What a curious movie. Chris from Metrodome sent me this screener of The Devil's Rock which is due out on July 8.
I can't say my expectations were high. Horror films are not my particular favourite and this was a New Zealand flick, about satanic goings-on in the Channel Islands during the Second World War.
It all seemed a bit bewildering to me.
But, fortunately, I kept my mind open and I was jolly glad I did. This is a gory horror, sure enough, but it doesn't follow the same old hackneyed plots - and its originality comes with some great tension and twists.
So, let's spin back and examine the storyline.
Essentially two Kiwi officers have been fighting in Europe.
It is the night before the D-Day landings and their job is to set explosives on one of the smallest Channel islands to deflect the attention of the Germans.
When they arrive at the Nazi outpost they hear a woman's screams and believe an islander is being tortured.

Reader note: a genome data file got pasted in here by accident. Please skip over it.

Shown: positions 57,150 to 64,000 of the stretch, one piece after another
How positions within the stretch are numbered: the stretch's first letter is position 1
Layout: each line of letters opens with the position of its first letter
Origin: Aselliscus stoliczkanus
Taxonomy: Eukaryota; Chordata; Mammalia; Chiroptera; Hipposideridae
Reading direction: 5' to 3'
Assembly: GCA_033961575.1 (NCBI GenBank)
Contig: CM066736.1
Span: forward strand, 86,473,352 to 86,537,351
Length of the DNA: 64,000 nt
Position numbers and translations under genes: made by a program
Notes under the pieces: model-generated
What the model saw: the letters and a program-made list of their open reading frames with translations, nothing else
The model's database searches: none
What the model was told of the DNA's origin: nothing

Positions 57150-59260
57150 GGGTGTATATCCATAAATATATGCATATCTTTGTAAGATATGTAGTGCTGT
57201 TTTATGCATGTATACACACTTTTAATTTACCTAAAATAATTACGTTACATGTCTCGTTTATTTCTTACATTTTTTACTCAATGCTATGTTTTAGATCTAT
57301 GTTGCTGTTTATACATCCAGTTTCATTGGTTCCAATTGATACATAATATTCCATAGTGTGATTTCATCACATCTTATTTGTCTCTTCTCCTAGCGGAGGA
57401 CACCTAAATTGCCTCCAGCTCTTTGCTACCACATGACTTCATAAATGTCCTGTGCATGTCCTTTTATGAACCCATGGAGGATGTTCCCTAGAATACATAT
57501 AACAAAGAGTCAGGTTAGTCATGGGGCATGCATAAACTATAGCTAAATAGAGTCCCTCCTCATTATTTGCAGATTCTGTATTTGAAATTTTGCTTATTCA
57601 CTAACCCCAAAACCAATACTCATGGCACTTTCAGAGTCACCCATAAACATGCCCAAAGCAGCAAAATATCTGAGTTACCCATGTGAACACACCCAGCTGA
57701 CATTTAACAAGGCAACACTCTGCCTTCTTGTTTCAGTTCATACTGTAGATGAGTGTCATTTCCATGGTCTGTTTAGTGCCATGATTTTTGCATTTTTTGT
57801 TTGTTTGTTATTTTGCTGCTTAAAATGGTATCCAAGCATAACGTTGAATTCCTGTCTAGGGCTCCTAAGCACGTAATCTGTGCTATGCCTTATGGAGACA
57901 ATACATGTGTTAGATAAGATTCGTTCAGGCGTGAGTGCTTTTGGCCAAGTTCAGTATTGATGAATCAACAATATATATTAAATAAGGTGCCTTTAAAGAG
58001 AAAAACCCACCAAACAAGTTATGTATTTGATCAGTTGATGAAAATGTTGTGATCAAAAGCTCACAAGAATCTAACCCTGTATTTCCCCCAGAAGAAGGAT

Going to investigate turns out to be the worse decision they have ever made - because they discover the Germans are in distress rather than their captive.
To explain more would be giving the game away, although I guess the poster above is a giant spoiler.
I would say that if you have a weak stomach you may want to avoid Paul Campion's movie. There are more body parts than you can shake a stick at.
But, rather than being gratuitous usage of gore, it has its place here and is relevant to the script.
Craig Hall is in good form as the Kiwi captain who is faced with indescribable peril as he makes life or death decisions.
Matthew Sutherland is splendidly aggressive as the German colonel but his accent does waver a fair bit and Gina Varela is beguiling and menacing as the woman in the poster.
Check out The Devil's Rock. In a year of sub-standard and cliched horror movies this is a cut above. It's not a classic but well worth 7/10.
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